NASA’s Hubble Space Telescope has, for the first time, identified what might be an isolated black hole roaming through the Milky Way galaxy, zipping around like it was shot from a cannon. Astronomers estimate it lies about 5,000 light years away and is traveling between 67,000 and 100,000 miles per hour, writes CNN’s Ashley Strickland.
“Our discovery of a black hole is consistent with the theoretical calculations which suggest that there should be about 100 million black holes in our Galaxy,” Kailash Sahu, an astronomer at the Space Telescope Science Institute, tells Newsweek’s Ed Browne. “Then, assuming black holes follow [a] similar distribution as stars, one expects, statistically, that the nearest black hole may be about 80 light years away.”
But the mysterious object may not be a black hole at all. Two teams—one from the University of California, Berkeley and another from the Space Telescope Science Institute in Baltimore—analyzed the Hubble data and both found a compact object. But the Baltimore team estimated the object’s mass is seven solar masses (one solar mass is the weight of our sun), which means it’s a black hole, per a NASA statement. The Berkeley team’s results, between 1.6 and 4.4 solar masses, were more ambiguous, perhaps pointing to the discovery of a neutron star instead.
“As much as we would like to say it is definitively a black hole, we must report all allowed solutions,” Jessica Lu of the Berkeley team says in the statement. “This includes both lower mass black holes and possibly even a neutron star.”
Roaming black holes form when huge stars—ones at least 20 times larger than the sun—explode. Gravity crushes the star’s core and it collapses in on itself, forming a gravitational field so strong that not even light can escape. But, in the case of a roaming star, the implosion isn’t symmetrical, so the black hole zooms through the galaxy “like a blasted cannonball,” per NASA. Black holes and neutron stars both form from the explosion and core collapse of stars, just of different size stars—black holes from more massive ones, neutron stars from smaller ones.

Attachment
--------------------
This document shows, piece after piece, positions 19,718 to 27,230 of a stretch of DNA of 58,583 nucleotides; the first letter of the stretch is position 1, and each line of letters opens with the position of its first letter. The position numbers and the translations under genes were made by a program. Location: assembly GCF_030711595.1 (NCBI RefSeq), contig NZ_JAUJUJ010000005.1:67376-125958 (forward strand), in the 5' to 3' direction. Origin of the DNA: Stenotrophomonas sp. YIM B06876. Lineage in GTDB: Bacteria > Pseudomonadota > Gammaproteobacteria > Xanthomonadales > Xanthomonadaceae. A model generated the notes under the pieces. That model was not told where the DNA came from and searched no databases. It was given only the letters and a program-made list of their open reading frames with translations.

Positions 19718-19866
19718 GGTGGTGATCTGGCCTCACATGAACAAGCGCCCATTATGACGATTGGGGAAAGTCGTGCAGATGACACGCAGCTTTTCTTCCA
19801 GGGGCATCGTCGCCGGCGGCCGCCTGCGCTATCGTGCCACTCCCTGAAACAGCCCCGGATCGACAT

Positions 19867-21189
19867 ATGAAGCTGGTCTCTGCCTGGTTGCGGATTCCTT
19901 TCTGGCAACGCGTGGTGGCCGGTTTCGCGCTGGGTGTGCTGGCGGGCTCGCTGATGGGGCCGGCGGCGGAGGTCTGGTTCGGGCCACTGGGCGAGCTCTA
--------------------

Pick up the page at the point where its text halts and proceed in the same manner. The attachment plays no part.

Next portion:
Black holes are invisible, so the discovery is rare, writes Elena Kadvany for the San Francisco Chronicle. The teams used a phenomenon called gravitational microlensing to estimate the mass of the object. As an object passes through space in front of a star, gravity causes the light to warp. Depending on how the light is altered, scientists can estimate the object’s size. The first image of a black hole was produced only in 2019, using a different technique called interferometry, which requires snapshots from a series of telescopes positioned all over the planet.
Regardless of whether the find is a black hole or a star, it’s still notable, per a Berkeley statement.
“This is the first free-floating black hole or neutron star discovered with gravitational microlensing,” Lu says in the statement. “With microlensing, we’re able to probe these lonely, compact objects and weigh them. I think we have opened a new window onto these dark objects, which can’t be seen any other way.”